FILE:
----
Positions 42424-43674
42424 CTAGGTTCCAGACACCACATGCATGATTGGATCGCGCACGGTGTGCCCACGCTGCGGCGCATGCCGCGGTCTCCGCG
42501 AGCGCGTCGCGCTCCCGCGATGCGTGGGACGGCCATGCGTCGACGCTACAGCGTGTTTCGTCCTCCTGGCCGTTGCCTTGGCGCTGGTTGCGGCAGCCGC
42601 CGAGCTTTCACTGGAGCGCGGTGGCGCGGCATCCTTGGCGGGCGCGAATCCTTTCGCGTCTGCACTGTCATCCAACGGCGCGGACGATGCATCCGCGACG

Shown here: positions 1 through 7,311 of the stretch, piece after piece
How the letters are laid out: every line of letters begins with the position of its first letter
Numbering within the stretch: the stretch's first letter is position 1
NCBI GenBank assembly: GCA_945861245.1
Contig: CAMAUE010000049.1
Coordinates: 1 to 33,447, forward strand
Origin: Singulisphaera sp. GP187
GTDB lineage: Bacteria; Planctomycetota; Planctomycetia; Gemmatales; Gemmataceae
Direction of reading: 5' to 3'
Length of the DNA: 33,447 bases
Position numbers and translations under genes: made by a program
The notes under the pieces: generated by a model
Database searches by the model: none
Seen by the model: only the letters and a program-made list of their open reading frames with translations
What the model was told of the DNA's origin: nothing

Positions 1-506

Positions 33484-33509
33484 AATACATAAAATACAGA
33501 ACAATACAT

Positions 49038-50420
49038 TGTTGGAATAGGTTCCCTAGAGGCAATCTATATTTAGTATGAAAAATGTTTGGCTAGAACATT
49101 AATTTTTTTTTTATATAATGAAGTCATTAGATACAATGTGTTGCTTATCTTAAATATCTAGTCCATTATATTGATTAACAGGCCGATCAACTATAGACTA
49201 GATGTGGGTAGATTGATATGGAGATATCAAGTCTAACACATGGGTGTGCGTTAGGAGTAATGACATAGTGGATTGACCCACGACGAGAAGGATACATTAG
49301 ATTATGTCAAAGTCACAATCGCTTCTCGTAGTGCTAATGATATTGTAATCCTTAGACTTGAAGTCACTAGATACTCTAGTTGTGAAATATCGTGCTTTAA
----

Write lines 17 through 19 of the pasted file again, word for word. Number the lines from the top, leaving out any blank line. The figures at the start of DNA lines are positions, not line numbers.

Database searches by the model: none
Seen by the model: only the letters and a program-made list of their open reading frames with translations
What the model was told of the DNA's origin: nothing